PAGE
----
Ontario's high school teachers have voted 95.5 per cent in favour of a strike.
The Ontario Secondary School Teachers' Federation says the result gives it an "overwhelming" mandate to take job action if necessary.
The OSSTF is already in a legal strike position as of today, though it's also required to give five days' notice before a strike and has not yet done so.
Three of Ontario's four major teachers' unions are taking steps toward potential strikes as they negotiate with the government for new contracts.
The OSSTF strike mandate comes on the same day that Education Minister Stephen Lecce called on Ontario's major teachers' unions to enter into mediation.
He says disagreements remain at the table on key issues, including compensation, and having an independent, third party would help reach deals.
Lecce accused the unions of escalating the labour dispute.
"I think when you speak to families though, they perhaps wouldn't see escalation today or over the last several weeks — every week without exception, pretty much — as particularly constructive to keeping the parties at the table," he said.
"My interest is to get a good deal for kids that keeps them in school ... I can't be the only person in the room who gets the sense that there's a trajectory that some unions are on right now. That is a fair point. If we know that's their trajectory, how can I help stem that?"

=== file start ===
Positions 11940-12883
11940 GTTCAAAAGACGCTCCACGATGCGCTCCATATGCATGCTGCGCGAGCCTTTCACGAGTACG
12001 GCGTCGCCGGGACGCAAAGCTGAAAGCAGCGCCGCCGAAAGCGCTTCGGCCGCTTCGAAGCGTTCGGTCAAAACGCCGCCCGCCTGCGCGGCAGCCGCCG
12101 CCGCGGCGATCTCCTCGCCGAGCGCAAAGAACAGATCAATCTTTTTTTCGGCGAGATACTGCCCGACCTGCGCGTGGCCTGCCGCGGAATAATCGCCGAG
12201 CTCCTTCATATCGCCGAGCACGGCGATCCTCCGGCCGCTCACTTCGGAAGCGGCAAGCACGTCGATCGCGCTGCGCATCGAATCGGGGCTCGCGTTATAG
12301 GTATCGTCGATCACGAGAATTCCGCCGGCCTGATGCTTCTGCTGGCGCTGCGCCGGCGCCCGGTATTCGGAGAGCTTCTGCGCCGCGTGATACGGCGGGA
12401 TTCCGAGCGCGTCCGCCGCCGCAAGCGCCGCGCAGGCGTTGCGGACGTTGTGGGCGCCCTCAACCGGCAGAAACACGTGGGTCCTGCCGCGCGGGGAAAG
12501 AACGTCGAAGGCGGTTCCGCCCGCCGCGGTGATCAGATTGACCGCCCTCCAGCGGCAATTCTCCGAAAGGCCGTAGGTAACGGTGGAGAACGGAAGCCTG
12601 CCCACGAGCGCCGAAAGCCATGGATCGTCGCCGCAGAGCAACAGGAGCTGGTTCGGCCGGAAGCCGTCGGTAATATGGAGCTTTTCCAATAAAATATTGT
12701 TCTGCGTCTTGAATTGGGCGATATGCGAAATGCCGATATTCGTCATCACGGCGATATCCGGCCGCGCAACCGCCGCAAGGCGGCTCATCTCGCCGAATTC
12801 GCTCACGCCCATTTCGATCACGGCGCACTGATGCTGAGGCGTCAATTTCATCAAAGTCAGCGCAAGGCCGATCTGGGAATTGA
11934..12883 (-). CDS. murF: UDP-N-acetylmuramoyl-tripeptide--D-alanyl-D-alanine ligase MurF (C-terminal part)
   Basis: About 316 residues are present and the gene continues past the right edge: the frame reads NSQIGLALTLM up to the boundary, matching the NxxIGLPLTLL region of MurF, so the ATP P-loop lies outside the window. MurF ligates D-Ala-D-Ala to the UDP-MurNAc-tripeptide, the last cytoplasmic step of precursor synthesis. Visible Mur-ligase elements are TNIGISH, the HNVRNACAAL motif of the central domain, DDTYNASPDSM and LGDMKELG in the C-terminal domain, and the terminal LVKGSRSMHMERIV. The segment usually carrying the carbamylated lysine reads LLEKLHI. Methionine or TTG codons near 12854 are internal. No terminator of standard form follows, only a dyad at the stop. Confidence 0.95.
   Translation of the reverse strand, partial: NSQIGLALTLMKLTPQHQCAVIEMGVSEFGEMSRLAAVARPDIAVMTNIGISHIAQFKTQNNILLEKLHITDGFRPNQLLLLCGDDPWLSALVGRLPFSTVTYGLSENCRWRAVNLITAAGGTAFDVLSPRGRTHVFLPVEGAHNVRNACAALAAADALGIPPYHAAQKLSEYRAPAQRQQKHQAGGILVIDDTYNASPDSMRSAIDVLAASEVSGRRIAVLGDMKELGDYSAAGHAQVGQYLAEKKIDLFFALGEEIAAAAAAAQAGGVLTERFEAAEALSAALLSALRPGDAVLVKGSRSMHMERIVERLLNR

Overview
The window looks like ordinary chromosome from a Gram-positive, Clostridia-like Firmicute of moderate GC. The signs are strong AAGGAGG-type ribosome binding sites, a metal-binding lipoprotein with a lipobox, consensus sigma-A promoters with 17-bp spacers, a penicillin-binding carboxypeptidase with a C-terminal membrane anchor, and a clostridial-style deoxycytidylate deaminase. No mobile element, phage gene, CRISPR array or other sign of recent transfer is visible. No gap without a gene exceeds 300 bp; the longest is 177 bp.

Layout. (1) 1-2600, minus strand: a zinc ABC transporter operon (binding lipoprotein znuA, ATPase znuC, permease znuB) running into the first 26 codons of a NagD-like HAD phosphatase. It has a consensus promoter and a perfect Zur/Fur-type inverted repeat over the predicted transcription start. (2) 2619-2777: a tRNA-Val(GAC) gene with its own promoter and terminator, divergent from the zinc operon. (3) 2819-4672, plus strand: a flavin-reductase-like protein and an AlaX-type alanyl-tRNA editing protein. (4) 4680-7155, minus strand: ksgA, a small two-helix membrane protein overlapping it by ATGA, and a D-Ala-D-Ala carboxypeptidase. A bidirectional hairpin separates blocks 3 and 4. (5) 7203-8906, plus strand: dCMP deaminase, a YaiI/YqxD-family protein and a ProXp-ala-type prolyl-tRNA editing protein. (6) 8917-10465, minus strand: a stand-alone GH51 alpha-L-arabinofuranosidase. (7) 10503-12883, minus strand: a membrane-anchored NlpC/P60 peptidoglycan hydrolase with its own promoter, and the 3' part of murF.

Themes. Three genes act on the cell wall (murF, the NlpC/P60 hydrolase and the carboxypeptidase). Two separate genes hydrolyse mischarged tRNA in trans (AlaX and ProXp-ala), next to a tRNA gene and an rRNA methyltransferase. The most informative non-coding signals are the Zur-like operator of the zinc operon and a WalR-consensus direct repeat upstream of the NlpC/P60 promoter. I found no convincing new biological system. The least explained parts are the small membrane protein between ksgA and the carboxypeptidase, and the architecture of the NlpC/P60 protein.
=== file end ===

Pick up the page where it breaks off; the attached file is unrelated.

Ontario's Catholic teachers said Monday they have filed a request for conciliation in their talks, which is one step in the process toward being in a legal strike position.
The government is insisting on drastic cuts, and has demonstrated "a total lack of understanding or respect for the bargaining process," the Ontario English Catholic Teachers' Association said in a statement.
"Catholic school board trustees have come to the table prepared to work constructively, but the government side is in complete chaos," president Liz Stuart wrote.
"Since this round of bargaining began, the government has been going out of its way to derail the process. They have made comments through the media that have had a detrimental effect on negotiations, introduced regulations and legislation that violate our collective bargaining rights, and played games with the public to muddy the issues and deflect blame."
Negotiations between the province and the education unions started on tense terms a few months ago amid government moves to increase class sizes, and recent legislation limiting raises for all public sector workers to one per cent per year for three years has further angered teachers.
Elementary teachers are set to start a work-to-rule campaign on Nov. 26 that they say will target ministry and school board administrative tasks and will not affect student learning.
Negotiations between the province and French teachers continue.
Allison Jones, The Canadian Press